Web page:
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litude, and fill up that uncomfortable blank in the heart in such a situation; for notwithstanding all we meet with in books, in many of which, no doubt, there are a good many handsome things said upon the sweets of retirement, &c.
yet still "it is not good for a man to be alone :”nor can all which the cold-hearted pedant stuns our ears with upon the subject, ever give one answer of satisfaction to the mind;- -in the midst of the loudest vauntings of philosophy, Nature will have her yearning for society and friendship. A good heart wants some object to be kind to; and the best parts of our blood, and the purest of our spirits, suffer most under the destitution.
Let the torpid monk seek heaven comfortless and alone-GOD speed him! For my own part, I fear I should never so find the way. Let me be wise and religious, but let me be MAN: whereever thy providence places me, or whatever be the road I take to get to thee, give me some companion in my journey, be it only to remark to, How our shadows lengthen as the sun goes down, to whom I may say, How fresh is the face of nature! How sweet the flowers of the field! How delicious are these fruits!
Alas! with bitter herbs, like his passover, did the Levite eat them: For, as they thus walked the path of life together, she wantonly turned aside into another, and fled from him.
It is the mild and quiet half of the world,.who are generally outraged and borne down by the other half of it: `But in this they have the advantage, whatever be the sense of their wrongs, that pride stan's not so watchful a centinel over their forgiveness, as it does in the breasts of the fierce and froward: We should all of us, I believe, be more forgiving than we are, would the world but give us leave; but it is apt to interpose its ill of fices in remissions, especially of this kind: The
truth is, it has its laws, to which the heart is not always a party; and acts so like an unfeeling engine in all cases, without distinction, that it requires all the firmness of the most settled humanity to bear up against it.
Many a bitter conflict would the Levite have to sustain with himself, his concubine, and the sentiments of his tribe, upon the wrong done him; much matter for pleading, and many an embar rassing account on all sides. In a period of four whole months, every passion would take its empire by turns; and, in the ebbs and flows of the less unfriendly ones, PITY would find some moments to be heard,- -RELIGION herself would not be silent,-CHARITY Would have much to say; and, thus attuned, every object he beheld on the borders of mount Ephraim,every grot and grove he passed by, would solicit the recollection of former kindness, and awaken an advocate in her behalf, more powerful than them all.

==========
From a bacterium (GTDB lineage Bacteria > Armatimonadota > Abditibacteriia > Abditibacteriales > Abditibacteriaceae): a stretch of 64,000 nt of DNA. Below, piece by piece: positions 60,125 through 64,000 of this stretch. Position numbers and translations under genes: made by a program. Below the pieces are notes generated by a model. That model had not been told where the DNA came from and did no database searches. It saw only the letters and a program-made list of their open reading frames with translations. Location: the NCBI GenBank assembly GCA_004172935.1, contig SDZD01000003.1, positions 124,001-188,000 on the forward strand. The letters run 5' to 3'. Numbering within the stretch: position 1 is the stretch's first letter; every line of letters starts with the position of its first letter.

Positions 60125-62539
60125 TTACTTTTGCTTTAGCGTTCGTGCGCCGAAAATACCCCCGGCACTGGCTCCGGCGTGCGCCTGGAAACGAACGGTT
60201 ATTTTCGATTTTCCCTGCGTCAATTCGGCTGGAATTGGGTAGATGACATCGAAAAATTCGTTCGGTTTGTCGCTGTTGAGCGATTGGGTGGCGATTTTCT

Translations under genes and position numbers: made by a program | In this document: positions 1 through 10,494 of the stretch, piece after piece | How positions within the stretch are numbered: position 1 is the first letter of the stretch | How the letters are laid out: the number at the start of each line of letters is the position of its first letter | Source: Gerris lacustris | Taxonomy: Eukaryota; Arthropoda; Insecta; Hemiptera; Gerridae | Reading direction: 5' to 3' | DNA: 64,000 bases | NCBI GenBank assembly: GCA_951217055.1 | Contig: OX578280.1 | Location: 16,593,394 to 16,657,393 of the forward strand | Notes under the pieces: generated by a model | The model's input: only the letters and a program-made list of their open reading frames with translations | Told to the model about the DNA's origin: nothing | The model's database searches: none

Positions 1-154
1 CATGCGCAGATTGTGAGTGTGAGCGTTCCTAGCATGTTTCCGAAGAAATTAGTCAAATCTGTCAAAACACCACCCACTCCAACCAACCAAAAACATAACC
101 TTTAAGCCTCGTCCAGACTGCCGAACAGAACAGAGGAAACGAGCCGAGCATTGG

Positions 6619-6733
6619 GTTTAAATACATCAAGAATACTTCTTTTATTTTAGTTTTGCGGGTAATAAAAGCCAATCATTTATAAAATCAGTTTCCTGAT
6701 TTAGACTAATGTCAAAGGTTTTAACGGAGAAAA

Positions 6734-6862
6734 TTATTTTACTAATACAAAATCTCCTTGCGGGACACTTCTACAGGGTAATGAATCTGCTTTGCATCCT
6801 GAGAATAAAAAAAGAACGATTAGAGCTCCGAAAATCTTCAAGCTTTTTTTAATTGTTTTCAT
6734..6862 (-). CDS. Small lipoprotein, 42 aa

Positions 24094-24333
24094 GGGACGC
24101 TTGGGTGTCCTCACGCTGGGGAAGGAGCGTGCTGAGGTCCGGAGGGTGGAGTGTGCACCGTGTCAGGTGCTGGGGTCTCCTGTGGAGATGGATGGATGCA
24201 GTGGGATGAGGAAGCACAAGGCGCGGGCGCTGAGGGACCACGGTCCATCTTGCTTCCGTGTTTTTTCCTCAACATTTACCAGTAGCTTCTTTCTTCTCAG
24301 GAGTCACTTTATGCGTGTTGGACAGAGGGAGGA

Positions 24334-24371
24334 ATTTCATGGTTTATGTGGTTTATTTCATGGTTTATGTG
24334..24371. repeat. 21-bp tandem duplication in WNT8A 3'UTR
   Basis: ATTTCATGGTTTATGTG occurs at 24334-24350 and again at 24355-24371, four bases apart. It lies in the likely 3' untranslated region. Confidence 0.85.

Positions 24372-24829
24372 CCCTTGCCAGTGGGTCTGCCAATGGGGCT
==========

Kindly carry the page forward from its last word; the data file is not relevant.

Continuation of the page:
"I grant-I grant it all," he would cry"it is foul! it is faithless!-but why is the door "of mercy to be shut forever against it? and, 66 why is it to be the only sad crime that the in"jured may not remit, or reason or imagination 66 pass over without a scar? Is it the blackest ?"In what catalogue of human offences is it so "marked? Or is it, that, of all others, it is a "blow most grievous to be endured? -The "heart cries out, It is so but let me ask my own, "What passions are they which give edge and "force to this weapon which has struck me? "and, whether it is not my own pride, as much "as my virtues, which at this moment excite "the greatest part of that intolerable anguish in "the wound which I am laying to her charge? “But merciful heaven! was it otherwise, why is 66 an unhappy creature of thine to be persecuted "by me with so much cruel revenge and ran
"corous despite, as my first transport called for? "Have faults no extenuations ?-Makes it no"thing, that, when the trespass was commited, "she forsook the partner of her guilt, and fled "directly to her father's house? And is there no "difference betwixt one propensly going out of
the road, and continuing there thro' depravity "of will, and a hapless wanderer straying by "delusion, and warily treading back her steps? "-Sweet is the look of sorrow for an offence (( in a heart determined never to commit it <C more !-Upon that altar only, could I offer up my wrongs. Cruel is the punishment which an "ingenuous mind will take upon itself, from the 66 remorse of so hard a trespass against me; and, "if that will not balance the account-just God! "let me forgive the rest. Mercy well becomes "the heart of all thy creatures, but most of thy servant, a Levite, who offers up so many daily "sacrifices to thee, for the transgressions of thy "people.